Following Jarrett Brown's excellent performance, Sowers entered the game in the third quarter with an assortment of second-, third-, and fourth teamers, and saw his first series as a West Virginia quarterback end in a three-and-out, despite a seven-yard scramble. Some players might have expressed dissatisfaction at such a state of affairs, but Sowers isn't built that way. He didn't let it bother his play on the field, either, as he able demonstrated the next time the WVU offense took the ball.
Starting on EWU's 43, Sowers led a six-play drive that he capped with a quick burst up the middle on third down and eight to score West Virginia's penultimate touchdown. However, on the play, Sowers added another injury to his day just as it was turning in his favor. This time, it was a hamstring that failed to cooperate, ending the Martinsburg, W. Va. native's day.
"I did it on the touchdown run up the middle, but it didn't hut a lot, I just kind of tweaked it," said Sowers, who nonetheless hobbled into the interview room following the game like an arthritis-addled 80-year old. "I will go and get treatment and see how bad it is and see what the full evaluation is."
That Sowers didn't moan and groan about the twist of fate is revealing. As the third team quarterback, chances to play are often few and far between, especially given the conservative nature of head coach Rich Rodriguez and his substitution patterns. Even given the chance to vent, the redshirt freshman responded with the poise of a veteran.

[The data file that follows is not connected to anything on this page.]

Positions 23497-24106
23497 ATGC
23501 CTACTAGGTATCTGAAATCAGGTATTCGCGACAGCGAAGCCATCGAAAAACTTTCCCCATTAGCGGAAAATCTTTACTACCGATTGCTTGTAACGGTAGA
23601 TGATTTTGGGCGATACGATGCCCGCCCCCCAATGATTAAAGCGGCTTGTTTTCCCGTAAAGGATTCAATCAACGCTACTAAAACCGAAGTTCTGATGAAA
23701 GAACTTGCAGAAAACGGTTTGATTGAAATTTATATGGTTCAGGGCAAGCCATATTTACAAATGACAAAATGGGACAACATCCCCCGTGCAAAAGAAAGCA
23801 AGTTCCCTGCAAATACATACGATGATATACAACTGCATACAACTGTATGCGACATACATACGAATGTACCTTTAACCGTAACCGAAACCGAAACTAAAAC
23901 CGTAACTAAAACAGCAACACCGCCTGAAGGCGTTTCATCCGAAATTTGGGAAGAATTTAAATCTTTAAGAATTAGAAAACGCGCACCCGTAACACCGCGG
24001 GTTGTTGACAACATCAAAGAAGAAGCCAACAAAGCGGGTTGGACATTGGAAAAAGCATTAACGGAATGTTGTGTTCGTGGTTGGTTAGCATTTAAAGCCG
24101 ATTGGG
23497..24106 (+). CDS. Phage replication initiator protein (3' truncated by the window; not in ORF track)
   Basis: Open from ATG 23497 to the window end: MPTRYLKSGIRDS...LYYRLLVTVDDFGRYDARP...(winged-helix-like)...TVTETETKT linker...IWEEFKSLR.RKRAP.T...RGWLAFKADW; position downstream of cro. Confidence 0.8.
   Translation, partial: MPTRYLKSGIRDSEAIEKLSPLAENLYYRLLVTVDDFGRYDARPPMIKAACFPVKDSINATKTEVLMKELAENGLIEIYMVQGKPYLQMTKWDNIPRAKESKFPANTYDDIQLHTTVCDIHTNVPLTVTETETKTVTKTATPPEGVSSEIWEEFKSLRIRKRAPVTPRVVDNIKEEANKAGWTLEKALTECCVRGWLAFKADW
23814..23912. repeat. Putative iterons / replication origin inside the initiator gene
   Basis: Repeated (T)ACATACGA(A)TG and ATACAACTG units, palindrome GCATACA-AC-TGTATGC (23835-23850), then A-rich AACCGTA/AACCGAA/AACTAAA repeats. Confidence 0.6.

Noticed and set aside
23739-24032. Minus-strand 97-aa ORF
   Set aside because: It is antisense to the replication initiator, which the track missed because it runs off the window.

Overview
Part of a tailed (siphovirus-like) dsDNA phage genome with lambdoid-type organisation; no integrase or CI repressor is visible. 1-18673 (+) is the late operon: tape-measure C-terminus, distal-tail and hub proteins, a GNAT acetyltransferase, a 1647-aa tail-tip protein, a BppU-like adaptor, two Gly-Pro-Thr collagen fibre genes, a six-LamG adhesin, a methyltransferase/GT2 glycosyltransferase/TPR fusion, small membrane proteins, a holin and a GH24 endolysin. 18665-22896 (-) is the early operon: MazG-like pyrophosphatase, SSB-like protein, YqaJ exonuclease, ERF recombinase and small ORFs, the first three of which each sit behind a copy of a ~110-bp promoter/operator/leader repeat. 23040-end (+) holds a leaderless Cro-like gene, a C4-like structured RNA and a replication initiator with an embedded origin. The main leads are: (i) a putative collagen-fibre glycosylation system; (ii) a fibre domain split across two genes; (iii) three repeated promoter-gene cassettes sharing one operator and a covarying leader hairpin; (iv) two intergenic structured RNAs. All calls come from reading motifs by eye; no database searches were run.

"Yeah it's a little frustrating, but that's life," Sowers said matter-of-factly. "You have to play the cards you are dealt. I will just have to recover from this injury."
This won't be the first time Sowers will have to rehab the balky tendon. He strained the same one earlier this summer, which forced him to miss some conditioning time.
"I kind of tweaked the same one during the summer and I didn't do much for two weeks," Sowers recalled. "I will just have to have it evaluated and see how it is."
The hope, of course, is that the recurrent problem doesn't become a season-long battle, but there is no way to predict how long the injury might keep him out of service. Sowers offered no projections, noting that "hamstrings are tender things, so I really don't know [how long I might be out]."
The hip and hamstring combination will also likely slow Sowers' progression at slot receiver, where he felt "fairly comfortable" despite a short amount of work.
"I've only been doing it for 2-3 weeks, and I just go in here and there, and of course I'm trying to concentrate on quarterback too," he said of the process of learning the slot spot. "It's definitely a different position, and I definitely have to learn a lot more about precision routes and that kind of stuff."
Sowers is still set on competing at the quarterback spot, and there aren't any plans to move him to another position. However, like Charles Hales a couple of years ago, he's too good of an athlete to keep off the field, and thus the coaches want to take advantage of his athletic ability. And as a competitor of the first degree, Sowers certainly will take any chance he has to get on the field.
Perhaps the most telling comment that shows how Sowers feels about representing his state University came in response to a question about his emotions when he trotted out on the field at the end of the third quarter.
"It was an amazing feeling," Sowers said with a smile. "A lot of kids would like to be out there in our positions. I just feel lucky to be out there and be part of the program."
At the same time, West Virginia and its fans feel the same way about having Sowers on their team.